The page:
Long time reader, never time commenter here.
I like BMC in exactly the same way I like most blogs: ” Oh, that’s clever. Good for them!”
But if I ever get to the point that my new dining room just wouldnt be complete without a painted axe hanging on the wall, I’d probably just call my Mom in Ohio. She’d be more than happy to swipe one of the many old axes my stepfather hoards out in the garage.
Do you know what I’d do with that axe? Id paint on some stripes with paint I already have in my art supply closet and call it a day.
But now that I think about it, covering the handle in red glitter would be more appropriate for my needs.
Jonathan- I cannot tell you how many Kennedy metal toolboxes roll around our manufacturing facility in Golden, CO. They are definitely the number one choice for machinists. As for home repair or projects to each his own. I have noticed many Gransfors axes in the mountains of Colorado and the pricing is not that far off. Duluth Pack has been selling them for years without the same gripes.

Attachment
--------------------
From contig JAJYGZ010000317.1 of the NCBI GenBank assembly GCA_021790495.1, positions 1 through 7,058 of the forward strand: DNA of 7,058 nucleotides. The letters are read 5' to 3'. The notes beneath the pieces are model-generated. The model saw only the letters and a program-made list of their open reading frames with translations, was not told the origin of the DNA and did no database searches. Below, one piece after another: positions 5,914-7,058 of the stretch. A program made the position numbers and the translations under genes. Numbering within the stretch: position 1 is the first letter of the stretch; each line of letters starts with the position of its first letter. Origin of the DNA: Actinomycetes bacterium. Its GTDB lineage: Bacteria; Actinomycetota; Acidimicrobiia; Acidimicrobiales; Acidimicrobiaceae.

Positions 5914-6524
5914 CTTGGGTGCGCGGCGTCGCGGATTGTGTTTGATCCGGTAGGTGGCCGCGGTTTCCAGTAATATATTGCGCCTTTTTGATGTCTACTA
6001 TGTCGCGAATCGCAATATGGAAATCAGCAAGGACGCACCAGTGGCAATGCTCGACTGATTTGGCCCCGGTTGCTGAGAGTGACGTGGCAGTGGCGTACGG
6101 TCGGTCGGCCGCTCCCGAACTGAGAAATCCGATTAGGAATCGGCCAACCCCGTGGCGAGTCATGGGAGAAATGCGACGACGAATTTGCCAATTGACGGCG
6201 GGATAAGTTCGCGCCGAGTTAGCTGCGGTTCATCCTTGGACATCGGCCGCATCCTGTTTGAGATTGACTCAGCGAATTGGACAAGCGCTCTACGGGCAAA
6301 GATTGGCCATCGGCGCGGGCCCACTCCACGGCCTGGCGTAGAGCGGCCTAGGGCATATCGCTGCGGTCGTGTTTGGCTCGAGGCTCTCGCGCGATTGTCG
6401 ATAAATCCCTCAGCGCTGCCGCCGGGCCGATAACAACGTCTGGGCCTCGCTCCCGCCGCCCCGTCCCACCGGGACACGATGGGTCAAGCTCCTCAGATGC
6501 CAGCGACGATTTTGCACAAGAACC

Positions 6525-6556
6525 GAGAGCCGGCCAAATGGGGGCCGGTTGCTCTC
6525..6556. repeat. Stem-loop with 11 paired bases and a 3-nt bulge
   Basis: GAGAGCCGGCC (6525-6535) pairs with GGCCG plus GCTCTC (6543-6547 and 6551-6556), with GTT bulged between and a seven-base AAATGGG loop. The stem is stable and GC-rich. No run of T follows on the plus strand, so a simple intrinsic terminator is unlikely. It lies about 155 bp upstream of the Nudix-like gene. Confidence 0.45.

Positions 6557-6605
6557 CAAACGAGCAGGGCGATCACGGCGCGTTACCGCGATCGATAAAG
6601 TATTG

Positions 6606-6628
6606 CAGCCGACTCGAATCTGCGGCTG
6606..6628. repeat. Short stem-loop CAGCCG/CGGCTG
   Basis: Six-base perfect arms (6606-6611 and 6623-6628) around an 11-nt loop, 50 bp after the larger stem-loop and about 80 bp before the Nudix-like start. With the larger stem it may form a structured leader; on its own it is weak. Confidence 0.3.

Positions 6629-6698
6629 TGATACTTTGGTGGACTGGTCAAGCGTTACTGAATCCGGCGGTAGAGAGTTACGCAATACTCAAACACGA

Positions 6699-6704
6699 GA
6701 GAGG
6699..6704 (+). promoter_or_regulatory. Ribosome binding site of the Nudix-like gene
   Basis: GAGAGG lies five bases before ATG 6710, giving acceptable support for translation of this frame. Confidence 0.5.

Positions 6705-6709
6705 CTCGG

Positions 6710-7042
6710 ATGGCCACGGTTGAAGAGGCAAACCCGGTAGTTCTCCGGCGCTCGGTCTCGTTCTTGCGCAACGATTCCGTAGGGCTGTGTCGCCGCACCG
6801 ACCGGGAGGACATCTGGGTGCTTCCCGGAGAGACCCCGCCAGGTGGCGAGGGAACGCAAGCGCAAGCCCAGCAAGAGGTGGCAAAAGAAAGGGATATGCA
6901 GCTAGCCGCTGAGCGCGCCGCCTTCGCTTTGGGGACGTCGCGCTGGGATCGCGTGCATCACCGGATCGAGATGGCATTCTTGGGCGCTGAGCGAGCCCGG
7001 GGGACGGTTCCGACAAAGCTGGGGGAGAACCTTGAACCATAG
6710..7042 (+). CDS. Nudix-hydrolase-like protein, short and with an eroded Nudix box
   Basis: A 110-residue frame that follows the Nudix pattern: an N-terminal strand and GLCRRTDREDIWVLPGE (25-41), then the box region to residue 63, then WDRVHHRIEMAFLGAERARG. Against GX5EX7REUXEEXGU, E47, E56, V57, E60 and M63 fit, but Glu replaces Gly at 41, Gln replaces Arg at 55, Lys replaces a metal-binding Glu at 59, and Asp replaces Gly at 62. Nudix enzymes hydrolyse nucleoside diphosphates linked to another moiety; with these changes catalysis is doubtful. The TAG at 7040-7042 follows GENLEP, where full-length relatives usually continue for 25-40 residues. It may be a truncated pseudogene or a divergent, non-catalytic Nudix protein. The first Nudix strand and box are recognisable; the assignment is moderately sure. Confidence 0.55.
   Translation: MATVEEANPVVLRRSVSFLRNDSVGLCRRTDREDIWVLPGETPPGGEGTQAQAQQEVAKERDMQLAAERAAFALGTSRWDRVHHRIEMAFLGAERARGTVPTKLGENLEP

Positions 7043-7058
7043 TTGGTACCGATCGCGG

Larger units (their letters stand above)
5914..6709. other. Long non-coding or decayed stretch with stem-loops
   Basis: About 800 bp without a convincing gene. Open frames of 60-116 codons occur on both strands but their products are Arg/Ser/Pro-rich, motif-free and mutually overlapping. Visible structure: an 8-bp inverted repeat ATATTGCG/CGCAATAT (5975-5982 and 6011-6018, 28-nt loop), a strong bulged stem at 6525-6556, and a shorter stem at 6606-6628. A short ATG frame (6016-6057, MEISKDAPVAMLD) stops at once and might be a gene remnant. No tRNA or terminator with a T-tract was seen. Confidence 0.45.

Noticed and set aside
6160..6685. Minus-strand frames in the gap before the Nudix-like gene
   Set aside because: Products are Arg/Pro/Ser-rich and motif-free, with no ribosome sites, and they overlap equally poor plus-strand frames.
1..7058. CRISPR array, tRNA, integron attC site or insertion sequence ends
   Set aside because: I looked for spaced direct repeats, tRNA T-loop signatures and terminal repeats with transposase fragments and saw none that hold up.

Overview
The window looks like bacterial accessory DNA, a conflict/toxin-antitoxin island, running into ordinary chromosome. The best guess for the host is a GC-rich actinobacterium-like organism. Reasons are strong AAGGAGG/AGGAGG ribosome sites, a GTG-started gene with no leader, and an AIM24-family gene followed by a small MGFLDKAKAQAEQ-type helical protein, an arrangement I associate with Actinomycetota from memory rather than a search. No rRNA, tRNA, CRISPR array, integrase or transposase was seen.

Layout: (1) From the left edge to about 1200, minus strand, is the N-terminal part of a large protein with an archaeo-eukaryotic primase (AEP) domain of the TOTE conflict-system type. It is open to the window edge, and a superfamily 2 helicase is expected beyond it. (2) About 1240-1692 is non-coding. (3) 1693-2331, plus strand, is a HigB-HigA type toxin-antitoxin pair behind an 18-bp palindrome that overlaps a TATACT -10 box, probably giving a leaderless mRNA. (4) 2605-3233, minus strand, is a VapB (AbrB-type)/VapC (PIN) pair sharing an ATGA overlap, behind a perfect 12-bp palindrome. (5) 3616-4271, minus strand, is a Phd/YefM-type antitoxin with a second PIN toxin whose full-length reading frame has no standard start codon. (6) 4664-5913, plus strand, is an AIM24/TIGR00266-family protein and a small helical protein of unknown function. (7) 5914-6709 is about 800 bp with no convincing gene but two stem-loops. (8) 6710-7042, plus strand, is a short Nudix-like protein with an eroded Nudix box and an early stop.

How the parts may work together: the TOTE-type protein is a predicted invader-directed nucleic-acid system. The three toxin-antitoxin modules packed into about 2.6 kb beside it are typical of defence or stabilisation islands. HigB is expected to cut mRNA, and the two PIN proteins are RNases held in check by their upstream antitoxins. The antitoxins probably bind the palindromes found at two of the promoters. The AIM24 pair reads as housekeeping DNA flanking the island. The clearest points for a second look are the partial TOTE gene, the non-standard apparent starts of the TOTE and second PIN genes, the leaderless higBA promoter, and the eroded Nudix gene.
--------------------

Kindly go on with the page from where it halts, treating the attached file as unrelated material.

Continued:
The axes are not “good design” unless you’re the kind of self proclaimed designer who doesn’t know when to stop designing. The design was plenty good when S&N shipped them out. The paint is just pointless embelishment.
The thing that really rubs me the wrong way is the pains they take to keep the maker wrapped up in some secret mystique. I can only assume it’s because S&N only heat treats in Maine. The illusion of authenticity might start to unravel if they disclosed that the heads are forged in China.
Brooklyn (May 10,2013)
A Williamsburg couple, Randall and Evelyn Borden, were found dead in there home today. Police say the couples 10 year old daughter is the only suspect. Found at the scene was a Best Made axe. “The axe still had the price tag on it, kinda like the way kids keep the price tag on their fitties. It was an 800 dollar axe the source said. Despite the ridicoulus price tag, it appears that the axe did a hatchet job on the victims. “You would’ve expected cleaner cuts, you know” said another source who refused to be identified. Neighbors identified the suspect as Lizze Apple Borden, the couples daughter.
As she was led away from the scene reporters asked her why she killed her parents. The precocious ten year old responded “It’s not murder, it’s art!”
The couples three year old twins, Jet and Rocket were not home at the time.
Art–are Snow and Neally ax heads made in China?